The living room is defined by an angular sofa and carpet that Tan customised to fit the awkwardly shaped space. The azure sofa and carpet reflect the clear blue sky and sea outside – a picture-perfect view framed by bronze-finished, PVD-coated panels that are glossy yet smudge-free.

Overhead, the circular ceiling is accentuated with a rhythmic band of ash timber veneer. Light penetrates the wet kitchen through a fluted glass wall that replaces the original cabinetry in the dry kitchen.

In the utility area, a flip-down panel became a bed for a helper. Such space-saving features emphasise the home’s high utility factor. Where possible, Tan cut into walls to carve out shelving and storage space. The stairwell feature adds to the sense of space while a concrete floor plinth capped in timber is transformed into a platform for houseplants.

Tan’s product-design skills deftly meld surface and object. In the master bedroom, a brass-edged dresser extends from the mirror for a three-dimensional effect, while the study room shelving and table harmoniously integrate the wall surfaces of cork panels from Portugal, and the rough-sawn walnut and lime-ash veneer. The textured wall draws the eye to the architectural style of the bespoke artwork.

The vanity counters in both the master bedroom and secondary bedroom are custom-designed by Tan to bring a sense of elegance and occasion to daily grooming rituals. (Photo: Studio Periphery/Khoo Guo Jie)

INSPIRED LIVING

The penthouse, soulful but not staid, exhibits a careful blend of pattern and colour. “In fact, we wanted to work with colours because usually we work with objects that are not so colourful,” said Tan. A case in point is the prominent staircase volume. Another is the secondary bedroom, where a cool taupe flows from ceiling to wall, anchored by a geometric Vibia Pin wall light designed by Ichiro Iwasaki.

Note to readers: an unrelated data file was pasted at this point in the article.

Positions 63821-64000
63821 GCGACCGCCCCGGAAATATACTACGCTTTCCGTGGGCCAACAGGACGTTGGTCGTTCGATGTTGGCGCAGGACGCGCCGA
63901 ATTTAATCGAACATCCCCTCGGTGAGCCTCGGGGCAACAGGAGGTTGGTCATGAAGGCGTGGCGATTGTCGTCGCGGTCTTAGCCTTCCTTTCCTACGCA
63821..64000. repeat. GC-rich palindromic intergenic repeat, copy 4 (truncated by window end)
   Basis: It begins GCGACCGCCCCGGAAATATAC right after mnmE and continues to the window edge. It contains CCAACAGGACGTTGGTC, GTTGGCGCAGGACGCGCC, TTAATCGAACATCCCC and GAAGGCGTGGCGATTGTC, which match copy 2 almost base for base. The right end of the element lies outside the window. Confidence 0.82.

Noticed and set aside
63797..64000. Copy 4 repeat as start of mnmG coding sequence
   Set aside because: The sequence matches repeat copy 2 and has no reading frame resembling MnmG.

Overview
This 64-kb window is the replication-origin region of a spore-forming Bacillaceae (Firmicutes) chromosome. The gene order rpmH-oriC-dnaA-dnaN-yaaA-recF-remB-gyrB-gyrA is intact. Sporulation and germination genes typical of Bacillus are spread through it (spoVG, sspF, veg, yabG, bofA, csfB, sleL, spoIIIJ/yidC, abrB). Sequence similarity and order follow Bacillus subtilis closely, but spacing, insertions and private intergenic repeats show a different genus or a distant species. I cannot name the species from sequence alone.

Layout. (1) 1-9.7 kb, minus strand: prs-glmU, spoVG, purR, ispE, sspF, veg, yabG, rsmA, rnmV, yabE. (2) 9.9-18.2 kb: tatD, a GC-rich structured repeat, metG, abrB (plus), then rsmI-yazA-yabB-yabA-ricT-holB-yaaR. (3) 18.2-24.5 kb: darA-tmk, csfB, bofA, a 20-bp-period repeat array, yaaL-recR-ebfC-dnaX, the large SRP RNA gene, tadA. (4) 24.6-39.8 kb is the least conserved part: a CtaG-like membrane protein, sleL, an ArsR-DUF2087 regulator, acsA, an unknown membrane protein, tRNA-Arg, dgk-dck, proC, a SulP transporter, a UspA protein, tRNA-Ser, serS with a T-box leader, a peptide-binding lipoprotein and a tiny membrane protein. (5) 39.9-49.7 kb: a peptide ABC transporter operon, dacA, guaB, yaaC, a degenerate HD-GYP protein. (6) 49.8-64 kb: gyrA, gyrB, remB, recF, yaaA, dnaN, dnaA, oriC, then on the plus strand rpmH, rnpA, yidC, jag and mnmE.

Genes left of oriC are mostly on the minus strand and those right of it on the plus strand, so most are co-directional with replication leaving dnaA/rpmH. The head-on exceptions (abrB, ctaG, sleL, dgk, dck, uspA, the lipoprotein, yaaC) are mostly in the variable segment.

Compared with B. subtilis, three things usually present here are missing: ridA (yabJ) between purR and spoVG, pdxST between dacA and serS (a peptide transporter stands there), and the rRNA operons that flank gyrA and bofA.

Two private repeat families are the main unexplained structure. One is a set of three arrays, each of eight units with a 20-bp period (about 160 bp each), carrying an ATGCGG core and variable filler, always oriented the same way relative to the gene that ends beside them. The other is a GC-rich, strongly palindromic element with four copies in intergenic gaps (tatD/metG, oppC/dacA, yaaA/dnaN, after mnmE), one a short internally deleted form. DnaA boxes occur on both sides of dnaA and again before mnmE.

On the rooftop, graphic monochrome tiles, a timber-encased Jacuzzi, customised fabric sun shades draped in elegant loops and an expanded bar counter form an inviting gathering spot. “The owner went to great pains to ensure the terrace is usable. It also reflects her personality. She’s very social and had thought about how the space could be used to hold small parties,” said Tan.

The feature wall and coffee table at the rooftop terrace are made from the same set of graphic tiles. (Photo: Studio Periphery/Khoo Guo Jie)

While the interior design is quintessentially Singapore-inspired, it draws from a rich influence of ideas from all over the world, including the use of spatial colouring inspired by an apartment in Mies van der Rohe’s modernist Lafayette Park in Detroit in Michigan, USA.

A visit to the Le Klint factory in Denmark and a collaboration with Shanghai-based furniture manufacturer Stellar Works on the living room furniture added to the eclectic blend of design. Even though the client has a sophisticated style, she nudged the designer toward a design concept that emphasised durability and timelessness.

The results are obvious. “Everyone was happy working on this project – the contractor, client and our design team,” Tan shared.

Source: CNA/ds

Advertisement

RECOMMENDED

Advertisement